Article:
The challenges of becoming a self-sufficient community.


By Kristian Sauyai, director of PERJAMPAT, July 2022

PERJAMPAT’s aim is to build a community that is free to determine its own future and to build a better life. We are rooted in the customary and cultural values of Raja Ampat, as well as in our religious values, including love for one another and for Nature. We believe that the land and the sea are our shared source of life and, for that reason, we must retain control of them. We must not sell or rent them to others.

The way to do this is to manage our own land, forest and sea. So far, we have been doing this by building homestays, in central and western areas of Raja Ampat and as far south as the island of Batanta. If we do not do this, we give a big opportunity to outsiders seeking to build resorts in Raja Ampat.

Through these homestay businesses, we are raising the consciousness of the community to manage what they own: their sea, forest and land. If that does not happen, then land will be bought and sold. By building homestays, we have learnt that we are capable of managing our own assets, to regulate ourselves, to build our own organisation and to manage what we ourselves have.

We are also working with the village government to manage our area in a way that prioritises the needs of local fisherfolk rather than giving space to outsiders who come with more modern and sophisticated fishing gear, catch more fish and profit more than local fishers.

If we don’t talk about these things, then no-one else will. No-one else will come and talk about the sustainability of our fishing, of our tourism, and of our environment here in Raja Ampat.

We are doing these things so that the community can catch fish with traditional gear, and without having to travel far. We are building small community groups in the villages so that they can process their own harvests, such as [in the form of] coconut oil.

Right now we are focusing on three villages with the objective of raising the consciousness of community members who have not so far been involved [in the Association] but who are farmers, so they can produce things from what they have, and free themselves from the system of dependency.

Government aid such as cash transfers (BLT) and the village fund (Dana Desa) makes the community dependent. People don’t want to work because they feel that each month there will be money coming from the government.

So we come to the community and we ask them what might happen if, at some point, there was no more aid ? If we just leave this sea for others to exploit, if we don’t plant our gardens, what would happen to the lives of our kids and grandkids if they didn’t even know what a garden looks like?

We are starting to build this awareness of what people can do for themselves without having to buy things, such as rice; without having to go shopping in Waisai [the district capital] even though they are able to meet all their needs in their village; where, through gardening, they are able to make their own oil and not have to buy Bimoli (commercial cooking oil).

There are already many [among our members] who are becoming aware of how important it is to manage their own land. People are opening themselves up to what must be done to protect the interests of small, local fishers. If it’s not like this, future generations will not enjoy what we enjoy today.

So this is how we are raising awareness of the importance of bringing back [the practices we have lost]; of not permitting the sale of the land but managing it ourselves by building homestays or making gardens.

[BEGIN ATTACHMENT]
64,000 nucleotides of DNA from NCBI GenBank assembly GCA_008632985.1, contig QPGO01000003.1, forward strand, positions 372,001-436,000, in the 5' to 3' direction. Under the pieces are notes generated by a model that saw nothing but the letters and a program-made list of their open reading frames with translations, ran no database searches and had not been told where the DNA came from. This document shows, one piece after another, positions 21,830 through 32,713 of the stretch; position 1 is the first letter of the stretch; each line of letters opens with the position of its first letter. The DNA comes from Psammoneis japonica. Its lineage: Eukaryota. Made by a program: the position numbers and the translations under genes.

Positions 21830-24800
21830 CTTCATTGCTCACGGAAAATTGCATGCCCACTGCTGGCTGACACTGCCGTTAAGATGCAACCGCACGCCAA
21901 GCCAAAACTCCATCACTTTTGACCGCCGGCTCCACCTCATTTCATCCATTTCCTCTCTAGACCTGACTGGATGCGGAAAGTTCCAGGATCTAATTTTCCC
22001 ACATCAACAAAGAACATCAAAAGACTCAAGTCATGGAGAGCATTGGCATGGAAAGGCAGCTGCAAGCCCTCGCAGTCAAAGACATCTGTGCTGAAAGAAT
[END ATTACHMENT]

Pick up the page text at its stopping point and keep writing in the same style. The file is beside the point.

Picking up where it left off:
During the pandemic many in the community did go back to their gardens. They experienced everything that we have been talking about: it was difficult to leave their villages, difficult to reach the shops, difficult to get money. If government assistance didn’t arrive, we wouldn’t eat because we are so reliant on the government for rice.

This experience really pushed us to come and talk to the [community]. Everything that we do today is about helping the community, local people, ourselves, to be able to live sustainably 50 years into the future, just as we described in our Association’s Vision and Mission.

Our Vision and Mission talks about how, in 50 years, our communities will enjoy a high quality of life; about how the the forest, sea and land will be well and will still give life

We also face challenges:

The biggest challenge lies with our families. They want to see [immediate] results and have [no patience] for process. Family is important in supporting our work. If they do not support our work, it can be very disruptive.

The other challenge is with our own members. If we hadn’t held on, maybe this Association would not exist today. All the work [of running the organisation] still comes down to four people but we keep on working and doing what I described earlier, showing results that others can see.

This is what slowly changes people [and so] the large majority of our members are now aware of the importance of the Association, understand its objectives and support what we are doing. They are aware of the importance of not selling their land and are able to stand up and say no.

For example, when the government came hoping to give one or two mattresses [to each homestay], our members could just say, “we are able to buy our own mattresses, you do not need to give us mattresses”. This is because of this long process we have been through.

I have not been able to see the government’s response to what we are doing. It’s not that they do not want to partner with us but they do not also support us. This is a challenge and often puts us at [cross purposes]. Because they do not take the time to see what already exists and what we think works, they do other things which do not then result in anything.

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